GFCI outlets/receptacles are meant to protect you, but problems with a tripping GFCI can sometimes be a mystery. This article examines one of the reasons why problems with a tripping GFCI breaker occurs.
Q: We are in our summer home, a 1 year old 38′ 5th wheel with all the bells and whistles, parked in one spot year around. During a rainstorm, the GFCI keeps going off and/or will not come back on. As tight as this rig is, I cannot imagine why this happens so often and so readily. Any idea what I can look for as to why this is happening? I am on 50 amp and my line is plugged into a surge guard which in turn is plugged into the RV park system.
A: Given that the GFCI will reset once dried out, it is most likely that you have water leaking into one of the outlets. Check your RV manual to determine which outlets are protected by the GFCI.
Some R.V.’s have one GFCI receptacle that also protects up to 5 receptacles fed downstream of the actual GFCI outlet connected to the ‘load’ terminals. In my new truck camper, the GFCI in the kitchen feeds the bathroom, and the outside receptacle. It takes very little moisture to cause enough current leakage for a GFCI to trip.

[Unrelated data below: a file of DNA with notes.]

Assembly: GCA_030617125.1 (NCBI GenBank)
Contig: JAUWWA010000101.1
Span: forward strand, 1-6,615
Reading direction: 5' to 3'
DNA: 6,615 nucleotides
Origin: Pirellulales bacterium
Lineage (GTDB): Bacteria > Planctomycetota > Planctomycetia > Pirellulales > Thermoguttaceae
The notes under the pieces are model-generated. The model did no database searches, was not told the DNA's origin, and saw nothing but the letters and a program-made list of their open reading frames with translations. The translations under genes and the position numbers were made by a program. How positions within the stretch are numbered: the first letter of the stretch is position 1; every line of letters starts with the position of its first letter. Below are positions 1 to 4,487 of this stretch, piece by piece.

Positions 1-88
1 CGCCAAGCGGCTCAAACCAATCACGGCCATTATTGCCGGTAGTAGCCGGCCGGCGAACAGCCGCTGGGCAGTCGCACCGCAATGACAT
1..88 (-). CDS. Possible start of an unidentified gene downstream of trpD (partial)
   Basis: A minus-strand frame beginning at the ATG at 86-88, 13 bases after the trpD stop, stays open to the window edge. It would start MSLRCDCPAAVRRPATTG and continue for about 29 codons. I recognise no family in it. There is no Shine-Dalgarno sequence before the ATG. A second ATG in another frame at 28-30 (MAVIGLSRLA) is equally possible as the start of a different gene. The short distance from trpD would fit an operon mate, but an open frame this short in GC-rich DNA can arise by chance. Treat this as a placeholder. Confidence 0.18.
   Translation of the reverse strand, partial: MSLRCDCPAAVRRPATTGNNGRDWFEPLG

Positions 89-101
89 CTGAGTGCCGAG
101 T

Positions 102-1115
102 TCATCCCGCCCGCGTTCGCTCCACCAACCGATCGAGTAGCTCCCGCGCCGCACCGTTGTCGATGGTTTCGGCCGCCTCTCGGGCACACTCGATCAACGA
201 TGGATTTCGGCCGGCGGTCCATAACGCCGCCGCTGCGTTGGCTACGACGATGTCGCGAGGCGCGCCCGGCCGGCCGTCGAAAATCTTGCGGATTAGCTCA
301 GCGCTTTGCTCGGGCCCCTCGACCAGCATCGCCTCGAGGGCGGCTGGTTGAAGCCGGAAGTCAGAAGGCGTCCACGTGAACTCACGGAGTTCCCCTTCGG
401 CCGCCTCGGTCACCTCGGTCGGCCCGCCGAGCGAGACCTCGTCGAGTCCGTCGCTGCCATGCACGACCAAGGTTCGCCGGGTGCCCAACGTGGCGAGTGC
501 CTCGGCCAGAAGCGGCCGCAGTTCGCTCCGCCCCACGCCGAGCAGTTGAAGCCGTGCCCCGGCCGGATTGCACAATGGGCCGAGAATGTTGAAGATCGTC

Also, check out what you have plugged into these protected outlets. For example, if you have something plugged into the outside outlet, it could be that (appliance, landscape lighting, etc.) getting wet in the rain causing the GFCI to do, essentially, what it is designed to do.
Terry Peterman, the ‘Internet Electrician’
Thanks for your reply. You gave me a good clue as I do have some outside lights where the connections to an extension cord could be getting damp, even though that connection is somewhat ‘protected’ by the rig. We have been getting some wind with the rain and water is blowing everywhere.
Thanks again. – DW